Monday, August 15, 2011

Creativity, Boxes, and Breaking Bad

When I was around 13 years old I had a short-lived hobby where I created something akin to a scrapbook. I would cut up my old video-game magazines and paste the pictures, advertisements, and my favorite articles together into an un-used writing book that I'd take from my public school classroom. The book would only contain cut-outs from the gaming systems I owned and cared about. Therefore creating what I thought was the perfect version of a video-game magazine.






I haven't thought about this particular memory in quite a long time, but it's reminded me that I've been trying to achieve something in a creative way all my life. Even though cutting out already written articles and advertisements then pasting them onto a blank page isn't the most creative thing to do, in my 13 year old mind I drew those drawings and wrote those articles myself.

I think I still have one of those scrapbooks sitting in a box somewhere. It's most likely torn and creased from all the times I've emptied those boxes looking for one specific thing and then shoved everything back in afterwards. Probably never even finding the thing I was originally looking for.

More Types of Boxes

"Thinking outside the box" is something people like to say when attempting to bring out their creative thoughts. I don't believe there is a box however. This box is actually something most people build for themselves and often without even realizing it. You limit yourself and your thinking to make things simplified so you can better focus on what you're told to do. While that is what's called being "normal", there are times when it's quite fascinating (and potentially productive) to think of everything as subjective.

Sometimes I'll think about how intelligent the human brain truly is. When I go to stand up, how do I know which muscles to move, how do I know there isn't broken glass laying at my feet, how do I even know that stepping in broken glass is a bad thing?

What about watching a television program. Have you ever thought about how complicated things really are? Not only are they speaking a language that your brain has to interpret at lightning fast speeds, but each scene has so much going on at once that our brains just automatically sort out for us. It already knows to focus on the people in the scene, not the random objects, and what they're saying rather than the music.

This is the kind of thinking that can keep someone up at night (and it oftentimes does), however it's also a great brain-motivator when you're trying to force creativity. This could be anything from simple work-related problem solving to trying to figure out how to make enough money to get your kids through school. Rather than "thinking outside the box" I'd rather just say we're being "open minded" here. Makes more sense eh?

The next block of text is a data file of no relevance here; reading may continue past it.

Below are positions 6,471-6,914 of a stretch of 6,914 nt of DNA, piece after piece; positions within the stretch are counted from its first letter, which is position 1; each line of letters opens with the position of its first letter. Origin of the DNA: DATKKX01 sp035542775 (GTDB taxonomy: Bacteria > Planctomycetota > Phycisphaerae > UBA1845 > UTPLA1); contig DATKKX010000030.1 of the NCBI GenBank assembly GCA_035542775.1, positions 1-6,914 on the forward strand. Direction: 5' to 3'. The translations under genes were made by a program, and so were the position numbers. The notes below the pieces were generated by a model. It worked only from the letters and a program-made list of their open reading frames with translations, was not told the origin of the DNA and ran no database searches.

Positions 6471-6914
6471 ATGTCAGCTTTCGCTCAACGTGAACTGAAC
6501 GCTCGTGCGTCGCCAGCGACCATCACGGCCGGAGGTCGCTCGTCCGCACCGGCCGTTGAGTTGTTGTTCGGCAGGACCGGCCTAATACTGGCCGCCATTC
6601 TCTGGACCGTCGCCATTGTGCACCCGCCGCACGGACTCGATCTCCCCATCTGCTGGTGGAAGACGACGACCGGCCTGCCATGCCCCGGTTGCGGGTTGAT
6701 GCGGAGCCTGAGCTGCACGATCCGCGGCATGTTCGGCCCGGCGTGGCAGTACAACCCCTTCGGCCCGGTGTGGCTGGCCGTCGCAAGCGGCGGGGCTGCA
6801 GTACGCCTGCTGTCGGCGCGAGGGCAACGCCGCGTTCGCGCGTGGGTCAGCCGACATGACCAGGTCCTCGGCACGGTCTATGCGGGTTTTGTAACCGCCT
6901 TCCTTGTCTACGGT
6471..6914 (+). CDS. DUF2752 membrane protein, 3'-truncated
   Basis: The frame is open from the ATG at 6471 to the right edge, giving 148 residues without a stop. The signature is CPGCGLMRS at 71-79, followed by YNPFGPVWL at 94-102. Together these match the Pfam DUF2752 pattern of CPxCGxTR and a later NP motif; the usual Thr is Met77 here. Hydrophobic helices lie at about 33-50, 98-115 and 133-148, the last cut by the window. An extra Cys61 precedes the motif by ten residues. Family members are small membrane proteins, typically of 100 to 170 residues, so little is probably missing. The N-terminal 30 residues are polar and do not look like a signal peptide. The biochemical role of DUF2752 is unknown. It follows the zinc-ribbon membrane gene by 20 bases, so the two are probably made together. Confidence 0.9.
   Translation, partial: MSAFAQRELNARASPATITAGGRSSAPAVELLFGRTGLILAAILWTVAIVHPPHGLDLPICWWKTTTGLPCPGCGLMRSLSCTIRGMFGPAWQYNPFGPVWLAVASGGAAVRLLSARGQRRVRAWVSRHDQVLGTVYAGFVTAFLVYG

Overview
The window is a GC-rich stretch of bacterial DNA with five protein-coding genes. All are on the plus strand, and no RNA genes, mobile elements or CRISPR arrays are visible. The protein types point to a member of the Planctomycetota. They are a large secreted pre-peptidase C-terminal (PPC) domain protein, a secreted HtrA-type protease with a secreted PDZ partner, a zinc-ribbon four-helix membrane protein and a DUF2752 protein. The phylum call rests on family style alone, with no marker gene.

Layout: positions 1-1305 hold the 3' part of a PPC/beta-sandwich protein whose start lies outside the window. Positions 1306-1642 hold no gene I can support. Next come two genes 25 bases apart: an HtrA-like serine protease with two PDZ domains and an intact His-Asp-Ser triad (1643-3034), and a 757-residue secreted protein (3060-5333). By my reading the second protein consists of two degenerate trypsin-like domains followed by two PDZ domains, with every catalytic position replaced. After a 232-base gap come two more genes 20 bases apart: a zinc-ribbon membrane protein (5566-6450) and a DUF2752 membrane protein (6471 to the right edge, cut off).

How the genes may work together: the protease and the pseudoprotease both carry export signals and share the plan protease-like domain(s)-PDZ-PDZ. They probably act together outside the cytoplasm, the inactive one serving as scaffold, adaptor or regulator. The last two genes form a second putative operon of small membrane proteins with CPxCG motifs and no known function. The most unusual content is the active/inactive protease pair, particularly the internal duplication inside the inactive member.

Remember, there's only a "box" because enough people believe in it. This oddly reminds me of that one Supernatural episode where the ghost keeps changing because the myth that people believe in keeps changing.

Breaking Bad and the Choices We Make

Breaking Bad (Which was just renewed for a final season) is about chemistry, in more ways than one actually. In the words of Walter White, "chemistry is the study of matter, but I prefer to see it as the study of change". Our lives follow the same basic principle as chemistry. The choices that we make, change the world around us in massive ways.

Walter White one day decides to initiate some changes in his life, and it effects absolutely everyone around him. And it wasn't until the season 3 episode "Fly" (I won't spoil it here) that I began thinking deeply about this. Breaking Bad is about the chemistry of human living. Whether we perceive Walt's choices to be positive or negative, they still cause identically significant waves of change to those around him.

Who knows where characters like Jesse, Chicken-man, and Hank (possibly killed by the Mexican Cartel?) be right now if Walt had decided against making meth. If we forget about human choice for a second, how different would things have been if Walt never had cancer?

Back to the real world now. We've all made choices, big and small. We do it every waking second of every single day. It's easy to go back and watch earlier seasons of a television show to see exactly where our favorite fictional characters started out, and where they've ended up. It's impossible to see our own life paths and figure out exactly how you ended up where you are today in terms of the decisions you've made, as well as those that were made by others that directly effected you.

It's fun to think about though. If I wasn't into that whole scrapbooking thing when I was a kid, would I be doing what I'm doing right now? Which is almost the exact same thing; writing my own articles and drawing my own pictures to put up on a blank digital page.